10 Reasons Why the Tea Party is So Unpopular
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Now that the federal government has reopened and its debt limit raised, the Tea Party is more unpopular with Americans than ever—including among moderate Republicans—polls are finding, with analysts asking if the Tea Party is part of the GOP at all.
“The Tea Party is less popular than ever, with even many Republicans now viewing the movement negatively. Overall, nearly half of the public (49 percent) has an unfavorable opinion of the Tea Party, while 30 percent have a favorable opinion,” the Pew Research Center For People And The Press said in its latest poll and report.
“For Republicans, the decline is steepest among those who describe themselves as moderate or liberal. Today, only about a quarter (27 percent) of moderate and liberal Republicans have a favorable opinion of the Tea Party movement, down 19 points from June,” Pew said, after surveying 1,500 adults over 18 across the country between Oct. 9 and 13. “Yet the Tea Party’s ratings have also declined among conservative Republicans, from 74 percent favorable in June to 65 percent now.”
Since the standoff ended, there’s been no shortage of media reports about the Republican Party tearing itself apart—with rightwingers accusing leaders in Congress of “surrender” and finger pointing at usual targets such as the media's supposedly liberal bias. Tea Party leaders such as former South Carolina Sen. Jim DeMint, now president of the Heritage Foundation, vowed in a Wall Street Journal column Friday that the fight to destroy the Affordable Care Act will continue. Meanwhile, another Tea Party darling, Kentucky’s Sen. Rand Paul, is AWOL in this fracas, perhaps nursing his 2016 presidential bid.
But no one should think that the Tea Party’s latest failures will make them go away. This faction, as epitomized by Texas Sen. Ted Cruz declaring that the shutdown was a victory, is unapologetic, arrogant and proud of it. As Pew notes, Tea Partiers share 10 beliefs and causes that make most Americans cringe—not just Democrats but millions of moderate and liberal Republicans. Let’s look at those views and values, according to Pew.
1. They really don’t care about America as a nation. For the past 25 years, Pew said that polls routinely find that about 55 percent of American voters want representatives in Congress to put local concerns ahead of “what they think is best for the country.” Tea Partiers disproportionately take that view. “Among Tea Party Republicans, fully 76 percent say members should vote against a bill their constituents oppose, even if he or she thinks it is in the best interest of the country,” Pew said. “Just 22 percent say the lawmaker should prioritize the national interest.”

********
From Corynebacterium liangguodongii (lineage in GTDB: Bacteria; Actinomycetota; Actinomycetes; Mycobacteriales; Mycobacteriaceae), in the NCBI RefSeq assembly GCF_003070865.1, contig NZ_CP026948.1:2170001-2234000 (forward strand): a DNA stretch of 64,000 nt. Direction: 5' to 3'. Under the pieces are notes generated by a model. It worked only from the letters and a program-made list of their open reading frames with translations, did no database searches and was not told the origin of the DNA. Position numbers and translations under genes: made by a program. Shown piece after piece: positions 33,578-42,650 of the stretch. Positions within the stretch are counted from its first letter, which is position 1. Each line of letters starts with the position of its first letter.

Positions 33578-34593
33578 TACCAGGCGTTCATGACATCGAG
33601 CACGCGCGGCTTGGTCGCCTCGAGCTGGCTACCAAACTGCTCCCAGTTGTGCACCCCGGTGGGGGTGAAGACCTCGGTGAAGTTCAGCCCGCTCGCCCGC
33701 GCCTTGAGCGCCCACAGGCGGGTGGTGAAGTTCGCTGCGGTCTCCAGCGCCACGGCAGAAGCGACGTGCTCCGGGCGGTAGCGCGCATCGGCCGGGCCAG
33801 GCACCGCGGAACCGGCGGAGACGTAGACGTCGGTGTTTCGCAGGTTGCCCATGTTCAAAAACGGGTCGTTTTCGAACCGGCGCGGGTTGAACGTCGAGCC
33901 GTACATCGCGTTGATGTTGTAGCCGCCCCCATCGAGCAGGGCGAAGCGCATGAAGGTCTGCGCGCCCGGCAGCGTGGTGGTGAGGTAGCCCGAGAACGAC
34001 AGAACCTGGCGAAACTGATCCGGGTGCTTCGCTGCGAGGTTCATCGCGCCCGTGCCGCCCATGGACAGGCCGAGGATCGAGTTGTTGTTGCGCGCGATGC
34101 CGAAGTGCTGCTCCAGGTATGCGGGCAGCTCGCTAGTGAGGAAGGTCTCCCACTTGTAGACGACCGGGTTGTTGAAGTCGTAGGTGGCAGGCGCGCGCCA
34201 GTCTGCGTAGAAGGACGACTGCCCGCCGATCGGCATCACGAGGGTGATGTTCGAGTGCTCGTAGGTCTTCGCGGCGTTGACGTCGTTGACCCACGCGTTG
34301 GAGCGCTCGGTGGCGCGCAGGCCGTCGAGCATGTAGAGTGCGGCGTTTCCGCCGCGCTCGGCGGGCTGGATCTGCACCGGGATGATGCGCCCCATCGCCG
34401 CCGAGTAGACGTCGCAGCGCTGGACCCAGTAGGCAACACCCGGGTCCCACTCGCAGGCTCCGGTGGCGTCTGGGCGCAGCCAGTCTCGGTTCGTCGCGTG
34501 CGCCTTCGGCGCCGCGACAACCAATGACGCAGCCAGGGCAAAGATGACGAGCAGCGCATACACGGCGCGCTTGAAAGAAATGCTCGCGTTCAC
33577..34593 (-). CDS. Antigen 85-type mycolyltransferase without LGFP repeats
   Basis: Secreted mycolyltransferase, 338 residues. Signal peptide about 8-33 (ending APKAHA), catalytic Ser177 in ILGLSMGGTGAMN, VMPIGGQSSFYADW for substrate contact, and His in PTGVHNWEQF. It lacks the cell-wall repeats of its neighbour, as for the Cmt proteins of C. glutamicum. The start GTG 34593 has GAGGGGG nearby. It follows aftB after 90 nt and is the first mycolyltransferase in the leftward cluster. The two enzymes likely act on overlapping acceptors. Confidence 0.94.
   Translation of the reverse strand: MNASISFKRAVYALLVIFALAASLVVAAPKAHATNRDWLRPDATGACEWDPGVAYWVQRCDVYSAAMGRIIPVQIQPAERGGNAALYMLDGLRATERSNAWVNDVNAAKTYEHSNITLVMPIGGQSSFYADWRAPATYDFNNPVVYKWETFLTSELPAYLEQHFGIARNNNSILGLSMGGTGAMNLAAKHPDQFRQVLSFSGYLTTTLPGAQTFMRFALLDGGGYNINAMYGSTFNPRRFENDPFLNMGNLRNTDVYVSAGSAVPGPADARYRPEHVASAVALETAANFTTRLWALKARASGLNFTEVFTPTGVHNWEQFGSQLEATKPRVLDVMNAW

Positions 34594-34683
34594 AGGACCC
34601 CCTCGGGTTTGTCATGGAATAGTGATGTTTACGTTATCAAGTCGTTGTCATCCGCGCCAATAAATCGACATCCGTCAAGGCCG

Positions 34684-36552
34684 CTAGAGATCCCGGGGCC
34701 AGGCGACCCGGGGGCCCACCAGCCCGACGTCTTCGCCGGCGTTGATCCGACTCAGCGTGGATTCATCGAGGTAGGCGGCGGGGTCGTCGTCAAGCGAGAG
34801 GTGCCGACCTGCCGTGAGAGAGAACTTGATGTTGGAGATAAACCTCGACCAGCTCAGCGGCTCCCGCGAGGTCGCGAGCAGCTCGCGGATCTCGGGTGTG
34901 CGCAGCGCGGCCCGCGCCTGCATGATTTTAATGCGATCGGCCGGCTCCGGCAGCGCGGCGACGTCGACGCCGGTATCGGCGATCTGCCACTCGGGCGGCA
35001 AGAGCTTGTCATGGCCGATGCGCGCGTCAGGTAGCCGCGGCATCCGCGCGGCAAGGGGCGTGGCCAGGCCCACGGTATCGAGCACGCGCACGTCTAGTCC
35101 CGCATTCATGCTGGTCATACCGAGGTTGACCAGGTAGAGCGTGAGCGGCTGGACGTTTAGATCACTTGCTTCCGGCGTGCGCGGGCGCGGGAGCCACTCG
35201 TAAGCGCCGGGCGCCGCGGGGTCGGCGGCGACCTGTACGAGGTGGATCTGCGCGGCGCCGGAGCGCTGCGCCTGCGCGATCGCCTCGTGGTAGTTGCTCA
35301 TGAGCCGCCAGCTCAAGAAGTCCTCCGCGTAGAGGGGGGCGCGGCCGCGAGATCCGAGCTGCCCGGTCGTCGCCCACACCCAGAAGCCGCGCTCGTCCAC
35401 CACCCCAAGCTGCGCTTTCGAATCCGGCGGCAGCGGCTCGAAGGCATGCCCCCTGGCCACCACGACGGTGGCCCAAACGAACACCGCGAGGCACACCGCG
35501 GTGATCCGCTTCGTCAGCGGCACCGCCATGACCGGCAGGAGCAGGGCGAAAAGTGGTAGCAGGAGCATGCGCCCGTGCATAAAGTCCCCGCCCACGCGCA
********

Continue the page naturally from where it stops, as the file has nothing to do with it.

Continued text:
2. Forget national solutions to national problems. Since three-quarters of Tea Partiers value a confederacy of GOP-run provinces more than an effective national government, it’s not surprising that they are always talking about making government smaller. But, as Pew found, that rhetoric means dismantling big public programs and overlooking public needs that were behind their creation in the first place.
“A driving attitude of the Tea Party is a belief in smaller government,” Pew said. “Fully 92 percent of Tea Party Republicans prefer a smaller government with fewer services, just 5 percent want a bigger government. Among non-Tea Party Republicans, a smaller government is preferred by a less one-sided 67 percent to 28 percent margin.” Tea Partiers tend to be older, whiter and wealthier than other Republicans—and other Americans, Pew said, which fits their self-centered, gated-community mindset.
3. They don’t believe in new government debt. Despite all the warnings by economists and even foreign leaders, such as Italy’s prime minister speaking at the White House on Thursday—who feared a default would raise global interest rates and spark a downward spiral—69 percent of Tea Parties said it was “not essential” to raise the U.S. debt limit, Pew said. That was 25 percent higher than “non-Tea Party” Republicans, Pew said.